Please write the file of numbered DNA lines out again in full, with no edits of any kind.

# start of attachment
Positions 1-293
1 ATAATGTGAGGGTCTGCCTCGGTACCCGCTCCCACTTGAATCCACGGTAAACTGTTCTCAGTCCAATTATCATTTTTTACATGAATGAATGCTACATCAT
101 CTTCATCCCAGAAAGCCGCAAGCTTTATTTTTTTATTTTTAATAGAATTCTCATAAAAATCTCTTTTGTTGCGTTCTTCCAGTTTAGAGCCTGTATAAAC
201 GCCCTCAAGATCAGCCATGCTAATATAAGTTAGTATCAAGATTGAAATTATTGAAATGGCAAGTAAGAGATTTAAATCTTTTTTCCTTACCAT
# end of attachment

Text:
Positions 1-293
1 ATAATGTGAGGGTCTGCCTCGGTACCCGCTCCCACTTGAATCCACGGTAAACTGTTCTCAGTCCAATTATCATTTTTTACATGAATGAATGCTACATCAT
101 CTTCATCCCAGAAAGCCGCAAGCTTTATTTTTTTATTTTTAATAGAATTCTCATAAAAATCTCTTTTGTTGCGTTCTTCCAGTTTAGAGCCTGTATAAAC
201 GCCCTCAAGATCAGCCATGCTAATATAAGTTAGTATCAAGATTGAAATTATTGAAATGGCAAGTAAGAGATTTAAATCTTTTTTCCTTACCAT